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GUNS Magazine November 2009 - Page 48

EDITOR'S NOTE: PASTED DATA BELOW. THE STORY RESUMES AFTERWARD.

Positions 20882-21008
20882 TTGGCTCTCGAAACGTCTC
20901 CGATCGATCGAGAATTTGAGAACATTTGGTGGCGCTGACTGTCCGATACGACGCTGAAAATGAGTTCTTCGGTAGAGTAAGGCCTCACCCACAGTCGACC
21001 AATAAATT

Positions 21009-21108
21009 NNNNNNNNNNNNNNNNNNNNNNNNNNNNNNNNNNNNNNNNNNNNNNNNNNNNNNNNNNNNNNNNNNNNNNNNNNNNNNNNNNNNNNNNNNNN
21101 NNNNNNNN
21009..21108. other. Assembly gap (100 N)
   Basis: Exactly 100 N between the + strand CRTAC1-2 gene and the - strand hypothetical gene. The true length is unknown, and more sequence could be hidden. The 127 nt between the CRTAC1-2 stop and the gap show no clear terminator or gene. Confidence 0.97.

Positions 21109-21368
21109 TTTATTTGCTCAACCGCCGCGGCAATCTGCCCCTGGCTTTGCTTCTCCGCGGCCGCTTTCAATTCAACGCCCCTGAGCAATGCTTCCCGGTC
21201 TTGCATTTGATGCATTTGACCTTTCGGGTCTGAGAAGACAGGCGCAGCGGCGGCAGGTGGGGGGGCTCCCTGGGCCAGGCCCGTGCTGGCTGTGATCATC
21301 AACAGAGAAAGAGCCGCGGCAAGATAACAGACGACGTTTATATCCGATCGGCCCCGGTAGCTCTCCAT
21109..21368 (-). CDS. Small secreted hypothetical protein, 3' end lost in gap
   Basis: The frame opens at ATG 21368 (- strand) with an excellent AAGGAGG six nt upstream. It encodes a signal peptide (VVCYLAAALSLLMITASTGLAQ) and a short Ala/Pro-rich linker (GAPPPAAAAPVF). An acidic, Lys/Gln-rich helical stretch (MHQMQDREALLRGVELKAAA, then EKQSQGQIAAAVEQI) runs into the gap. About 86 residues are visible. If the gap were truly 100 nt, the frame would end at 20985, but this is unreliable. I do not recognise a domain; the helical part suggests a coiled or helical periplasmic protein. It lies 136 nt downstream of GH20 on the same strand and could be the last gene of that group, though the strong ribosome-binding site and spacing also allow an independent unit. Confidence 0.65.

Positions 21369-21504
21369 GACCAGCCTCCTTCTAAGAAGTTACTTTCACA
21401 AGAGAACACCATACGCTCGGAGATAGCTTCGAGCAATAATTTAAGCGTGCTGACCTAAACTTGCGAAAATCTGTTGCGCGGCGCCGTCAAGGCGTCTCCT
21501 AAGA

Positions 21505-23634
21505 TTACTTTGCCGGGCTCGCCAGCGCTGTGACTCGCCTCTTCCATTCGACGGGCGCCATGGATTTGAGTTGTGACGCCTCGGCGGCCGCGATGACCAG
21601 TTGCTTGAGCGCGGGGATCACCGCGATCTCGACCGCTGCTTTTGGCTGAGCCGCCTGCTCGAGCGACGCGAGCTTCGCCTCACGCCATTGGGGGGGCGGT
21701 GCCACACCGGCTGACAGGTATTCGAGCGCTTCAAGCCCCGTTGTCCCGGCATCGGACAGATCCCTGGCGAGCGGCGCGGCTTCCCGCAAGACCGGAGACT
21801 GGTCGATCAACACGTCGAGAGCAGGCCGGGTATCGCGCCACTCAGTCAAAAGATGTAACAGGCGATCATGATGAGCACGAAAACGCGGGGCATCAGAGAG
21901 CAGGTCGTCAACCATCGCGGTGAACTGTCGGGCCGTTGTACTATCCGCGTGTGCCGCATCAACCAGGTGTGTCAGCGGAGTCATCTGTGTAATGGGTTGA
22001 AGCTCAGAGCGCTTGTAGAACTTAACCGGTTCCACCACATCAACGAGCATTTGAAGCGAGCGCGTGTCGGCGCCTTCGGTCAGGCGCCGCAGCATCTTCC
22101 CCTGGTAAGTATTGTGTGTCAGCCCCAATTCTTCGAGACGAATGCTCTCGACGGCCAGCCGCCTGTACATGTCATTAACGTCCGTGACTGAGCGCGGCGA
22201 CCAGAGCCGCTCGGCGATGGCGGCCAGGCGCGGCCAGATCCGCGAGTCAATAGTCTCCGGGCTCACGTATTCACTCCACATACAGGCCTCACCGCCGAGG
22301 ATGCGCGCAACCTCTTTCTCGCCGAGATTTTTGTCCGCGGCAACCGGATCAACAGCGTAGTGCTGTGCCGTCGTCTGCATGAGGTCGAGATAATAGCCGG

pringfield Armory’s XD line of polymer frame, striker-fired service pistols has proven hugely successful in this country, and the firm recently introduced a more highly evolved version, the XD(M). The “M” in its title stands for more capacity, more accuracy, and perhaps even more value. It also stands for Modularity, being the first of its particular breed to get the interchangeable backstrap feature proven so useful on many other polymer auto pistols. The “more accuracy” promise comes from a match-grade barrel, which Dave Williams tells me is coming off a special production line in Croatia. Dave is head of the Springfield Armory Custom Shop, and a recipient of the Pistolsmith of the Year award, and knows whereof he speaks. He and his team at the Geneseo, Illinois, factory have turned their attention to the XD series with the same skills that have made their work on the company’s traditional 1911 pistols so well respected. Dave sent a customized XD(M) in 9mm to us for a look-see. S Massad Ayoob Photos: Chuck Pittman The original order was for a Custom with a trigger job including an overtravel stop, Dawson adjustable rear sights and fiber optic front, a Springfield Custom match barrel, an extended magazine release and the usual two magazines per pistol. The package came in at a price tag of $1,295, including the standard heavy-duty polymer carry case (an excellent piece of kit), and serviceable XD Gear polymer holster and double magazine pouch. We ended up going with a PistolGear enhanced magazine well, which added another $175, and a couple more magazines with Arredondo extended bases. This brought the total tally into the $1,500 range. That’s not a bad price for a custom gun with a match-grade barrel and a finely tuned trigger system. But the value is in the performance, so off to the range we went. First, think “buckets of bullets.” The long double-stack magazine of the XD(M) in 9mm will hold 19 rounds in its standard configuration. With the Arredondo extension, I was able to get 22 9mm cartridges in the magazine, and in either case you get to start off with one more in the chamber. That’s a fairly serious round count for a belt gun. I handed this gun around to shooters ranging in age from 21 to 74, encompassing male and female, and small to very large hand sizes. Everyone seemed to like the little beast. Ergonomics is where the basic XD concept shines, and the excellent trigger reach and the superior gripping surface afforded by the “M” treatment just seems to all come together. Even though the test came smack in the middle of The Great Ammo Drought of 2009, all who participated in testing were able to find enough ammo to put through this pistol to get the feel of it. No one disliked it as a fun gun. Most, however, thought the trigger pull had come through too light for defensive use. On the Lyman digital scale, pull weight averaged 3.2 pounds when weighed at the toe of the trigger, and 3.5 at the center. The latter position is where the trigger finger usually rests. 48 WWW.GUNSMAGAZINE.COM • NOVEMBER 2009